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Campus Scooter News

Rainy Day News

Another Rainy day out there – no other way to describe it. Dreary and pissin’ down rain. Springtime in Michigan..*sigh*…

How do you ride safely in these conditions? First, make the decision whether you really have to be out there and then learn to ride safely.

Here are some tips:

A visor can be both a blessing and a curse in the rain. We at Campus Scooter feel it is an essential thing but you have to keep it clear and fog free. Products such as Rain-X help to bead water so that the wind blows the droplets away without all the rippling and distorting effects. Adjusting your helmet vents and keeping airflow around the visor will prevent fogging and there are many anti-fog products used by motorcyclists and skiers that prevent fogging.
If you wear eyeglasses, use an antifog compound on them since they will often fog under your shield in this type of weather.
Carry a microfiber rag in your pocket so you can wipe your glasses and your visor as required

Making yourself visible:
If you are having trouble seeing, you can bet that most of the other vehicles on the road have the same problem and on a scooter, you have a lot less margin for error in a collision – keeping visible is paramount
Remember – Driver’s often seem to have trouble seeing scooters  even under the best of conditions – as a rider you must be doubly vigilant on the wet, dark, rainy days.
Know where your horn button is and how to use it.
Pay special attention to lane position and avoid blind spots. On days like this, a driver’s blind spots are much larger due to water on the windshields, wiper blade movement, and fogged windows.

Riding speed:
Slow down – your visibility is decreased and your braking distance has increased – this is a no brainer.
Another reason to slow down is that under these conditions your reaction time is often slower
Be smooth on all inputs. Accelerate more cautiously and apply the brakes smoothly to avoid spinning you rear wheel or going into a skid.

Road markings:
Any white or yellow painted road marking becomes a nice shiny hazard for scooter riders on rainy days. The surface of the paint is considerably slicker than the surrounding road surface. Crosswalks usually come immediately before and after a turn. Really watch the crosswalk after the turn and try not to be leaned over when you hit that one. Oh, watch the pedestrian in the black jeans and the MSU hoodie while you are at it.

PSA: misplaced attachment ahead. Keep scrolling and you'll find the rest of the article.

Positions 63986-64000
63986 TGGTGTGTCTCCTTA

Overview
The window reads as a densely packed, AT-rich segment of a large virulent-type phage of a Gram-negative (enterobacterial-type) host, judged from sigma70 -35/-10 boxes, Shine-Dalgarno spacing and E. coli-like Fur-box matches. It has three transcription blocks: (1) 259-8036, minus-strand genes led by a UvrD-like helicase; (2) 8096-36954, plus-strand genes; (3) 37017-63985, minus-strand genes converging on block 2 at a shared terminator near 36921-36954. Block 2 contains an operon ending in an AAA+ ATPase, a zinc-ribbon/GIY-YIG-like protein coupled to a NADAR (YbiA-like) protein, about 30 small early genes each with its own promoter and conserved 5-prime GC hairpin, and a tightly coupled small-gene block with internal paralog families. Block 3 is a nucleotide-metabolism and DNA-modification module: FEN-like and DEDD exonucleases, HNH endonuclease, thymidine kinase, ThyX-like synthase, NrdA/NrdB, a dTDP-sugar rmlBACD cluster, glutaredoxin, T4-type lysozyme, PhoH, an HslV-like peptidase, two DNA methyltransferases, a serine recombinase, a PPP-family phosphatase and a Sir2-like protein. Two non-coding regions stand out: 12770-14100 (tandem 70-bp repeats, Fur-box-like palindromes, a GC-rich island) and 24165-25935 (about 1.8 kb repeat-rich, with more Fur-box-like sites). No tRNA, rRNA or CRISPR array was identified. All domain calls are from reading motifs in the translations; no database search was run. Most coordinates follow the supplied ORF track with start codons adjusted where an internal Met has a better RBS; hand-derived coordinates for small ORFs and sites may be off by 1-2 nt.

Try not to make lane changes unless you have to and watch those lines and directional arrows before intersections.
Pay special attention to your lane position and visibility.

Steel Stuff:
Manhole covers – just say no – view them like little round patches of ice. If you have to cross them, be as upright as possible – not leaned.
Ditto for those metal plates they often have in construction zones
Railway tracks – hit them at as close to 90 degrees as possible or they will want to take your wheel for a slide

Puddles:
Nothing more fun than blasting through a puddle and making that big splash…unless that puddle is really an 8 inch deep pothole. Michiganders need not be reminded of this….Better just say no to puddles too.
If you know the road and there is a big puddle that just has your name on it, “Okay..have your fun” but beware of the effects of hydroplaning.

Other slippery stuff:
The first rain after a period of no rain is the worst one for bringing that slippery oil film to the surface. This is particularly prevalent near intersections where cars may stand, idle, and drip oil
Stay away from the center strip of the lane since that is where the oil drips in highest concentration (even though it does run to the low point on the lane during a rainstorm)
The first hour of the rain is often the witching hour – be doubly careful or try not to ride
In general, ride as upright as possible. There will be plenty of beautiful, sunny days to lean, turn, and weave.

Care for your investment:
We know a lot of people do not have the luxury of a nice, dry garage. Please note: as it’s okay for your scooter to get wet, It is not cool to leave it set out in the elements for long periods of time unprotected. For a few bucks ( we have them in stock) you can invest in a cover that is small enough to travel with you and insure a dry seat for your bum on your return.  Trust us…your butt  will thank you.

Happy Scootering All.

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